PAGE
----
Some Americans may be more inclined to follow the faith of their parents or grandparents, according to a new study by researchers at the University of California, San Diego.
The study, which is published online in the Journal of Religion and Health, found that the proportion of Americans who are religiously unaffiliated is at a record high in the U.S.
A new survey by the Pew Research Center found that 47 percent of Americans identify as “nones” or “nothing in particular” when it comes to their religion.
More than half (53 percent) of people in the country say they believe in at least one god.
That is up from 43 percent in 2012, but that’s still lower than the 71 percent of people who said the same in 2009.
In addition, only 19 percent of respondents in the study say they’re not religious, compared with 31 percent in 2011 and 35 percent in 2010.
The rest are either agnostic or nonreligious.
Pew found that Americans are more likely to be religious in the absence of an official religious affiliation.
While the share of Americans identifying as atheist or agnostic has decreased since 2009, the percentage of people identifying as neither religious nor atheist has increased.
When it comes time to fill out a religious questionnaire, Americans are twice as likely as non-Americans to identify as atheists or agnostics, the survey found.
Still, Pew found that people who identify as neither Christian nor Muslim are still more likely than their religious peers to be religiously unaffnostic.
The survey found that 33 percent of atheists, agnostics and others in that category said they are “not sure” about their religion, compared to 25 percent of those in religious categories.
The percentage of Americans not religious is also up since 2009.
The study found that in terms of frequency of attendance at religious services, the share reporting attendance at fewer than once a month has been growing over the past decade, and that it is at its highest level in the South and Midwest.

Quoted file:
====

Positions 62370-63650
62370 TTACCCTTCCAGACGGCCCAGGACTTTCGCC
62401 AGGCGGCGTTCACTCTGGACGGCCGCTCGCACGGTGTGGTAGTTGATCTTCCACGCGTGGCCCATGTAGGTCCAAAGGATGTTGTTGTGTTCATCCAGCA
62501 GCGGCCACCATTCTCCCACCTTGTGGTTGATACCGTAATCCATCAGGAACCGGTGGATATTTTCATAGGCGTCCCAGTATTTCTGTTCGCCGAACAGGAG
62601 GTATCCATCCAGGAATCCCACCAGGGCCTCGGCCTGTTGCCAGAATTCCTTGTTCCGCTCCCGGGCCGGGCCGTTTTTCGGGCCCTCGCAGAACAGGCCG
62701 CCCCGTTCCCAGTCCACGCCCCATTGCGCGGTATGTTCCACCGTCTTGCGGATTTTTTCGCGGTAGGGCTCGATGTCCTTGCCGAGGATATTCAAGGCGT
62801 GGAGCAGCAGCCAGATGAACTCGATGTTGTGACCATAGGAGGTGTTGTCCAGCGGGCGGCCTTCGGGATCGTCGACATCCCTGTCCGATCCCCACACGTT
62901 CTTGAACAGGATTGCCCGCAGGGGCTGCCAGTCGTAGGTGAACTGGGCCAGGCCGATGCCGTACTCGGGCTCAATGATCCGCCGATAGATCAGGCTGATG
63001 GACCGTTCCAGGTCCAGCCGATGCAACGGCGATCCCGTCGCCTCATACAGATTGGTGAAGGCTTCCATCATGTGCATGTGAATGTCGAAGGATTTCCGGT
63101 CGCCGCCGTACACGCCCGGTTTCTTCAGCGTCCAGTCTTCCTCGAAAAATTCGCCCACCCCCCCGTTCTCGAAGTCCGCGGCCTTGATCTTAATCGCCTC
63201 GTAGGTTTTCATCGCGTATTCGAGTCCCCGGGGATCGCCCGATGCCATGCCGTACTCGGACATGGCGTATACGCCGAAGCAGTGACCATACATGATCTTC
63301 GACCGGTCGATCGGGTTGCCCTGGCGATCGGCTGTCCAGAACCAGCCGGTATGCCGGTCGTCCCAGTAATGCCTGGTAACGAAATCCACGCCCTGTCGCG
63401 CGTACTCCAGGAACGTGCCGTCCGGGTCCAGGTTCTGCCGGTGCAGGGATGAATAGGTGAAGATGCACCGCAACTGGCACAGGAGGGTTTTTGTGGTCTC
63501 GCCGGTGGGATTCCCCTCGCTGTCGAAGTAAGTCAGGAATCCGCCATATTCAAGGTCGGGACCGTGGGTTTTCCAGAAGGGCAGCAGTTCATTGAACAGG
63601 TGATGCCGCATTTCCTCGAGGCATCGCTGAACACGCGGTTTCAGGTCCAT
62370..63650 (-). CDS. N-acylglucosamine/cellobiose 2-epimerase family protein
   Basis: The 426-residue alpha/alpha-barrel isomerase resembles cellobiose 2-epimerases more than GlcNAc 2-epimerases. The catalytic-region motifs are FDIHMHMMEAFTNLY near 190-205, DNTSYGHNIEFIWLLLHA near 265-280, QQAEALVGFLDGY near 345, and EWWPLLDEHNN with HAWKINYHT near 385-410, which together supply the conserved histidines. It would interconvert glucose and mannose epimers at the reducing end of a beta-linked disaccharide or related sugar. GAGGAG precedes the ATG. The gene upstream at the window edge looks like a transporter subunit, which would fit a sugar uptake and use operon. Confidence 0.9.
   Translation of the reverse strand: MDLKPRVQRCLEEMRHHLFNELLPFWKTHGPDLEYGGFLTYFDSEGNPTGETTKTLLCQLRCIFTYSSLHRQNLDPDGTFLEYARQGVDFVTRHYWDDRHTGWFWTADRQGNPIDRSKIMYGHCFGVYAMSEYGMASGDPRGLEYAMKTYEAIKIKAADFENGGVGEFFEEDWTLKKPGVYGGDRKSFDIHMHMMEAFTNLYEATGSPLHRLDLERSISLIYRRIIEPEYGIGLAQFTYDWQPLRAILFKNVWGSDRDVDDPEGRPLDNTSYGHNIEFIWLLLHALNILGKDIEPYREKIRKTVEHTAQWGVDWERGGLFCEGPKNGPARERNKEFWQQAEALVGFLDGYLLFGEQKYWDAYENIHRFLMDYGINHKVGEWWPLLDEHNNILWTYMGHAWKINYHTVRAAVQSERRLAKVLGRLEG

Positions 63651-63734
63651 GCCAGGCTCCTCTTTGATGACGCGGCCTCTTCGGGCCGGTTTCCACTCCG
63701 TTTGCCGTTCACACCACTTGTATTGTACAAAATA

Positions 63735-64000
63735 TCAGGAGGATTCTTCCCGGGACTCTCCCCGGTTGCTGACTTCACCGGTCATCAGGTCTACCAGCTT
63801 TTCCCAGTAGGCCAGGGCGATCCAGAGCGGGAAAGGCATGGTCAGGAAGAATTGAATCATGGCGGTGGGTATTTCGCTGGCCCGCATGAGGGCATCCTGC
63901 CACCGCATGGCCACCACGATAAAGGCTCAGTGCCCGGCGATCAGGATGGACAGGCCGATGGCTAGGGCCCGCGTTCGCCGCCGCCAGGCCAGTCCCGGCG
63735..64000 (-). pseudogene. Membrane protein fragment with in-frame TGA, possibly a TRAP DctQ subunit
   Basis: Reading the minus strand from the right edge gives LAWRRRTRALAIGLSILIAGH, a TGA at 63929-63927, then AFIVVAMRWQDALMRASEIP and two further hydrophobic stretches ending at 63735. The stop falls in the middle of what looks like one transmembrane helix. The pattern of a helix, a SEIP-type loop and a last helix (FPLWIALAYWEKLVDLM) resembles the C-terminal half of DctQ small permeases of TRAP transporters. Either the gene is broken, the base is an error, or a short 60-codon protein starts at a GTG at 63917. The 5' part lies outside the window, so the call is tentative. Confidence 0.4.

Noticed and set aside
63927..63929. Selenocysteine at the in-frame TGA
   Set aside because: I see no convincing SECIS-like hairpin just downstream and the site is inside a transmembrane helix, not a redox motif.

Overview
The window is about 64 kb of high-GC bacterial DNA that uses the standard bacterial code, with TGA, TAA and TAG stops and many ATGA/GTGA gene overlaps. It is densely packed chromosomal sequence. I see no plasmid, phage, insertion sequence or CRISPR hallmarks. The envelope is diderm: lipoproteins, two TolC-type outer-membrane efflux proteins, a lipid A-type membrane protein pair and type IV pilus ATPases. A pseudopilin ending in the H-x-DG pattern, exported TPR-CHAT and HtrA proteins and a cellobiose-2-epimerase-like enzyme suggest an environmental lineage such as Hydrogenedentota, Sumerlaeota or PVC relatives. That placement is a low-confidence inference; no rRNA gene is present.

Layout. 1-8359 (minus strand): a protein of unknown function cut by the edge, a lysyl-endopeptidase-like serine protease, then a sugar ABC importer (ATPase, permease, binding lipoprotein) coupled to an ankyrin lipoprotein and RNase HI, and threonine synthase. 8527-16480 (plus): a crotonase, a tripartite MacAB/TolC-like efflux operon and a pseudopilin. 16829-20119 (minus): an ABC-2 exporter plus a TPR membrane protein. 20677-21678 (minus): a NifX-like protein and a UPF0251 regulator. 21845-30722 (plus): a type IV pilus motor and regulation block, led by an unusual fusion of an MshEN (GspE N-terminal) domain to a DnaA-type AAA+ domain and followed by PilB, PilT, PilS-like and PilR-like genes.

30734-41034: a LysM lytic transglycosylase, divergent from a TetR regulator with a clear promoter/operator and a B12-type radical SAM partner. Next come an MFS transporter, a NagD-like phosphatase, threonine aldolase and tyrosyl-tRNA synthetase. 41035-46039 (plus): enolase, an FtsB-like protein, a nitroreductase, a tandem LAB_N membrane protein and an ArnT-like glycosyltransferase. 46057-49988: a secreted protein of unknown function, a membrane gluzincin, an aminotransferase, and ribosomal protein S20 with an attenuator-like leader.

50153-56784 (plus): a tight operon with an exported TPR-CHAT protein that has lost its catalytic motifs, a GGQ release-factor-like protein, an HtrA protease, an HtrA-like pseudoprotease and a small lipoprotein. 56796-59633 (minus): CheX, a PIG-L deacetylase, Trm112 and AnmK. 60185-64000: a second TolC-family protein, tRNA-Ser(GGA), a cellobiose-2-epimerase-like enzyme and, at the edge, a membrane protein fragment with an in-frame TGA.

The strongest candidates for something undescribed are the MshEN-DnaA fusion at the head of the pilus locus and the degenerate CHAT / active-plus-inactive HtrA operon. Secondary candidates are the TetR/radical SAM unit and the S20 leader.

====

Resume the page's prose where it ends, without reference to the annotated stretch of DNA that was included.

For instance, in 2012 the percentage who attended church once a week or more was up from 11 percent in 2007 to 19 percent in 2017.
Among people who attended religious services regularly in the past 12 months, the number who said they were religiously unafflicted rose to 17 percent from 13 percent.
The survey also found that fewer Americans report being actively involved in their faith today than in the 1960s.
In 2010, 43 percent of the country was religiously unaffmitted, compared.
with 51 percent in 2013 and 61 percent in 2015.
But it appears that there is an opportunity for a growing segment of the population to get involved in religion.
In the Pew survey, 18 percent of nonreligious adults who attend religious services weekly said they would attend a church, synagogue or temple, while 12 percent said they had not attended any religious service in the last year.
In addition to the Pew study, other studies have found that religious people are more involved in the churchgoing and congregational life.
In a 2016 study of U.N. statistics, researchers found that more than half of religious people said they attended church weekly or more.
A recent study of the American public’s attitude toward religion found that only 25 percent believe the Bible is the word of God and just over a third (35 percent) say they are Christian.
Another recent study found an even more pronounced drop in religious involvement from the 1980s to the 2000s, as people became more involved with their churches.